The demographic characteristics of ROSCA savers suggest that women in Pakistan might be more inclined towards ROSCA savings than men. Currently, women are more likely to use ROSCAs at a 2-to-1 ratio. Similarly, urban Pakistanis are more likely to use ROSCAs than those in rural areas at nearly a 2-to-1 ratio; 16% of urban respondents reported using ROSCAs compared with 9% of rural respondents.

The Digital Component

What if there was a technology available that would complement the existing savings behaviors people are already comfortable with? Instead of asking people to come to a new product that might facilitate their financial lives, the product would go to them. What if mobile money is that product?

Mobile money could go a long way toward easing the constraints consumers currently face as they transact through ROSCAs, including the need for physical proximity. As the FII data shows, 90% of ROSCA users reported travelling less than 1 km to conduct their transactions. This system is based on trust and personal connections, and being unable to contribute to ROSCAs, along with family and friends, may be reducing an individual’s access to finances. Using mobile money, relatives and friends could participate in a ROSCA without living in close proximity to each other.

This idea of using ROSCAs as an entry point for mobile money is supported by ROSCA users’ access to and use of mobile phones. More than half of ROSCA users own a mobile phone and 31% can send and receive a text message without assistance, suggesting technological literacy may not be a barrier.

Furthermore, the eventual use of ROSCA savings to purchase goods could also be facilitated. The FII survey indicates that 19% of ROSCA users use the money for purchases. Qualitatively, participants explained they primarily use the money to make larger, one-time purchases such as air conditioners, refrigerators, or televisions. ROSCA groups could be matched with manufacturers offering these products. Flexible program options and prices for these items could act as incentives for users to adopt mobile wallets. This would require manufacturers to be equipped to facilitate mobile money account transactions.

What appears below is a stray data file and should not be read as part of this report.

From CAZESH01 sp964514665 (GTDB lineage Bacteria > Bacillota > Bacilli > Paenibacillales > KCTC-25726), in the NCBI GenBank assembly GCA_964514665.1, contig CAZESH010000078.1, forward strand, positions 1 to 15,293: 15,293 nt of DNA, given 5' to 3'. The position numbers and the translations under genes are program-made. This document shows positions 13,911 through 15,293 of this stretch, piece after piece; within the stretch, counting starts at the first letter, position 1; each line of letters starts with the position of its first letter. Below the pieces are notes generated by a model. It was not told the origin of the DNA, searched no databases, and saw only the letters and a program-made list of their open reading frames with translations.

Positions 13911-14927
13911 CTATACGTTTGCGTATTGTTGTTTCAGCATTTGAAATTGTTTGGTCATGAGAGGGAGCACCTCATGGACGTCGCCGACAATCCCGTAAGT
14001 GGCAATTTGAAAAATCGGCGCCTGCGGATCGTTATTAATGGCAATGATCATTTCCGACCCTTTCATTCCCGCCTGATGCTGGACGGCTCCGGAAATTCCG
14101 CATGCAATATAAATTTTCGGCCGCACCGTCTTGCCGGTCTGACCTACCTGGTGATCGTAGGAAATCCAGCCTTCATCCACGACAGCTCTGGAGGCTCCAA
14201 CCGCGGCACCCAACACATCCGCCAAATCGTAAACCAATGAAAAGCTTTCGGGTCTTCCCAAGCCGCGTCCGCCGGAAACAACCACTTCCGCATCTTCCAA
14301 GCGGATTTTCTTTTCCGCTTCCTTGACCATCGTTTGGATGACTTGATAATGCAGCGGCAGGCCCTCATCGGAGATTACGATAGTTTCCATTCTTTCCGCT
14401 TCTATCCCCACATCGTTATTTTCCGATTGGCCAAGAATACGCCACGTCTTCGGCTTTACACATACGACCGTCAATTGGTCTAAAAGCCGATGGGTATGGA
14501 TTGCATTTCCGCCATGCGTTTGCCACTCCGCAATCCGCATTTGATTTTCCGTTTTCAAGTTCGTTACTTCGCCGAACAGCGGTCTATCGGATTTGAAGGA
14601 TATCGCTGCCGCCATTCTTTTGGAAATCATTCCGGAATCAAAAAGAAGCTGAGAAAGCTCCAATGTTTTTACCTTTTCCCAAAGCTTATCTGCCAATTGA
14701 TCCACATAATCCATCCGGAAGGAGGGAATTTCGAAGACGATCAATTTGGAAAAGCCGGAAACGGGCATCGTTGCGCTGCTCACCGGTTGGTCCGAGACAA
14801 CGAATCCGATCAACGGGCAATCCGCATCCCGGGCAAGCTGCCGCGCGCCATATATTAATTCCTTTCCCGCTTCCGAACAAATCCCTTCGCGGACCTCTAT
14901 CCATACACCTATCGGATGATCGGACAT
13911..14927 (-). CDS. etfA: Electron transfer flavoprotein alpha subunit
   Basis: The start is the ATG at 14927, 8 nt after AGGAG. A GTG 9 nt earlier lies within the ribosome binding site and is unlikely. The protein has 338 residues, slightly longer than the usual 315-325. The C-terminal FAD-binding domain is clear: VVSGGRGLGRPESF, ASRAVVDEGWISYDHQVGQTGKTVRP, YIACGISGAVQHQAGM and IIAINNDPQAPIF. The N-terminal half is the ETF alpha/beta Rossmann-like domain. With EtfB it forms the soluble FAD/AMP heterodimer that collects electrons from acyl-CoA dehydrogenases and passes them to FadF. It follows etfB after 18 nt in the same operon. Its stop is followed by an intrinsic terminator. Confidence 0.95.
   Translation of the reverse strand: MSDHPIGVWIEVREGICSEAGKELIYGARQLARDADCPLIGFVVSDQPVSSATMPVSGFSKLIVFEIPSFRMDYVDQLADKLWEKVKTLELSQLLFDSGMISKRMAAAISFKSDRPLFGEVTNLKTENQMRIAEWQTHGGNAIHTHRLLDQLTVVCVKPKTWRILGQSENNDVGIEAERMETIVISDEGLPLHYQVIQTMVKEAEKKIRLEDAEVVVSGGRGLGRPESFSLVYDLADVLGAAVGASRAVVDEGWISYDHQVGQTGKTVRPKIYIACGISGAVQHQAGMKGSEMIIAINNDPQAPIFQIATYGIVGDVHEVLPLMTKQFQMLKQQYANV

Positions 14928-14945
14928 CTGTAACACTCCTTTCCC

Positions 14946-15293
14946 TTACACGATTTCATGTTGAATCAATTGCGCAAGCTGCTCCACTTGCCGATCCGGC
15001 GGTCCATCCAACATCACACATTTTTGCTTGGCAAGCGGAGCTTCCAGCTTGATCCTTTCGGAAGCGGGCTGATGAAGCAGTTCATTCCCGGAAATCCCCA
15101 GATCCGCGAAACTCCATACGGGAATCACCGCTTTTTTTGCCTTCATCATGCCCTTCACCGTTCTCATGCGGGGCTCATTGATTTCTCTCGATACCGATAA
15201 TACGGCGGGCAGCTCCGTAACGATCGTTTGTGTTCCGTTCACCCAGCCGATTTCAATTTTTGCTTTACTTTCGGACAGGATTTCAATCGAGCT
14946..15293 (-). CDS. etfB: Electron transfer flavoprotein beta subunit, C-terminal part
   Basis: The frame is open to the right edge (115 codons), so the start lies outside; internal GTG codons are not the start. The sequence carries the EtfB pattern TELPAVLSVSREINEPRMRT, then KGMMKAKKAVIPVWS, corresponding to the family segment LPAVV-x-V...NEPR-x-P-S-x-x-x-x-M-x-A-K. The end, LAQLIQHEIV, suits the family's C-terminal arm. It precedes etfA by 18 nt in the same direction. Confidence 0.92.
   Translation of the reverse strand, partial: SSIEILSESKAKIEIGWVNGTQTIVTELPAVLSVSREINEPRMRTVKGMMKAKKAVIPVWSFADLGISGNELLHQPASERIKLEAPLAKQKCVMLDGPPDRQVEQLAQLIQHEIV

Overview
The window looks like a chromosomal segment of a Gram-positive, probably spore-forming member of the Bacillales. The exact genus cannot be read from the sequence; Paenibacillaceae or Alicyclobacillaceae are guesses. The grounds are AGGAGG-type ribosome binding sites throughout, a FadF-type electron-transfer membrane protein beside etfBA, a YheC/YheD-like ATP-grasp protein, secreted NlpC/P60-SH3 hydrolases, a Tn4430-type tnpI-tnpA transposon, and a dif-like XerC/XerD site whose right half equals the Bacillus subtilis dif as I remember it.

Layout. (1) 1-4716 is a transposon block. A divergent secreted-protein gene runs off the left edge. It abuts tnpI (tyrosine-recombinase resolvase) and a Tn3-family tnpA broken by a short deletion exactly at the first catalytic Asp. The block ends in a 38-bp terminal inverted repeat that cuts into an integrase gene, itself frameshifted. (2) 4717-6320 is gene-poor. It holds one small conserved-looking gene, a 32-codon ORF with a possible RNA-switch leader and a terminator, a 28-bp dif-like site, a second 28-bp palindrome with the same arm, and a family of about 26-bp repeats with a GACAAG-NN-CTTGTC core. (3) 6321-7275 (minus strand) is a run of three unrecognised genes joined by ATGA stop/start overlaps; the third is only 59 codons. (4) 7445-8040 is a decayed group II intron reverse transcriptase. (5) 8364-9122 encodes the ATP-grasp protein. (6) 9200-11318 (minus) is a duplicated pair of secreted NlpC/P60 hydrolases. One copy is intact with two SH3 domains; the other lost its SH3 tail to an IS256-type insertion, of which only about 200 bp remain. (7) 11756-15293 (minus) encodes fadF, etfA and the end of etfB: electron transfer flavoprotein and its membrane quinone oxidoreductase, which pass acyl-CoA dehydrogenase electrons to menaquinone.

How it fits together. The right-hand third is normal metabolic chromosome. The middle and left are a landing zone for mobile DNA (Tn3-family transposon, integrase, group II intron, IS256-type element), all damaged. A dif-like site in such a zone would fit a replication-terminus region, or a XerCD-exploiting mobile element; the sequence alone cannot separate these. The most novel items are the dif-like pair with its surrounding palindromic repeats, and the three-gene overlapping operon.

Mobile money might also mitigate the potential risk members face with traditional ROSCAs. As informal mechanisms, individuals may be more vulnerable to fraud than if they were using a formal financial service. Twelve percent of ROSCA users reported losing money while being in a ROSCA. Whether the loss was due to theft or a breach of trust by the money keeper, both circumstances could be avoided through the use of formal transactions through mobile money accounts.

It would be very risky for mobile money providers to engage in creating ROSCA groups themselves. The primary reason ROSCA members do not default on contributing money after collecting the pot themselves is their personal relationships within the group. Therefore, the focus for mobile money providers should be on facilitating ROSCA transactions through services that could be offered as part of existing wallet accounts such as payment transfers and payment reminders, as well as facilitating purchases.

In Kenya, M-Pesa was successful in doing this through its “Chama Account.” Chama transactions are very similar to ROSCA transactions, but, through their mobile money accounts, Chama members can easily track activities. M-Pesa facilitates interaction among members of the Chama by enabling them to check on the payment status of other members and also the transfer of the collected pot of money to the account of the group leader.

The most significant barrier to this movement might be a lack of trust in mobile money services. Although 72% of ROSCA savers could recall the name of at least one mobile money service, just 44% of this group also expressed trust in the identified service or services. Compared with trust for state-owned banks – 63% of all adults – trust in mobile money services is quite low.

Next Steps: Tackling Trust and Understanding the Consumer

If the trust barrier can be overcome, mobile money services to facilitate ROSCA use could be a major stimulus to increase mobile wallet registration. The use of formal financial services is important to addressing Pakistan’s lack of domestic savings. At the same time, the mobile banking industry needs to meet consumer demand if Pakistanis are going to transition to more formals methods of saving. This requires creating products that appeal to current sensibilities and financial behaviors, such as those of ROSCA users.